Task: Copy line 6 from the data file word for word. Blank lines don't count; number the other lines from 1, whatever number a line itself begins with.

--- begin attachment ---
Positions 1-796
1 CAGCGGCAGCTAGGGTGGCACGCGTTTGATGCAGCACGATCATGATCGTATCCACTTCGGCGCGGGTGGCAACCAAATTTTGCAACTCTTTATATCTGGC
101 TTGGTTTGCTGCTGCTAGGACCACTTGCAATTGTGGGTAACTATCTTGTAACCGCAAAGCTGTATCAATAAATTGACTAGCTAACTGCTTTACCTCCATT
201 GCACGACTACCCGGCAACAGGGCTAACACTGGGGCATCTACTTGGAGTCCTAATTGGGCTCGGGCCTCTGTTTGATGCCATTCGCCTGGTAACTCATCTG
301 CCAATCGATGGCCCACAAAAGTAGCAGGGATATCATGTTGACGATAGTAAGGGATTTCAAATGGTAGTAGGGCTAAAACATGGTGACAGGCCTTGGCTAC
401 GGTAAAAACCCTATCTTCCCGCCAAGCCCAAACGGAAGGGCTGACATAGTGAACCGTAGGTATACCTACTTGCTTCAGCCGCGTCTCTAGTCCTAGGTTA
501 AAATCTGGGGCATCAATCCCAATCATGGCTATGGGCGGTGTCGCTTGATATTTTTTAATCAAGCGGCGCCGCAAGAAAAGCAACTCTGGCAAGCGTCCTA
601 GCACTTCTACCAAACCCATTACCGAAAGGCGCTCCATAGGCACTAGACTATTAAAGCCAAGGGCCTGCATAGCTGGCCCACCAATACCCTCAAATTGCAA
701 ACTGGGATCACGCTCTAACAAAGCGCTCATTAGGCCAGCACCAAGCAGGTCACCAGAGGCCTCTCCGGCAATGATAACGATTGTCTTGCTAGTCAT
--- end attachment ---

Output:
401 GGTAAAAACCCTATCTTCCCGCCAAGCCCAAACGGAAGGGCTGACATAGTGAACCGTAGGTATACCTACTTGCTTCAGCCGCGTCTCTAGTCCTAGGTTA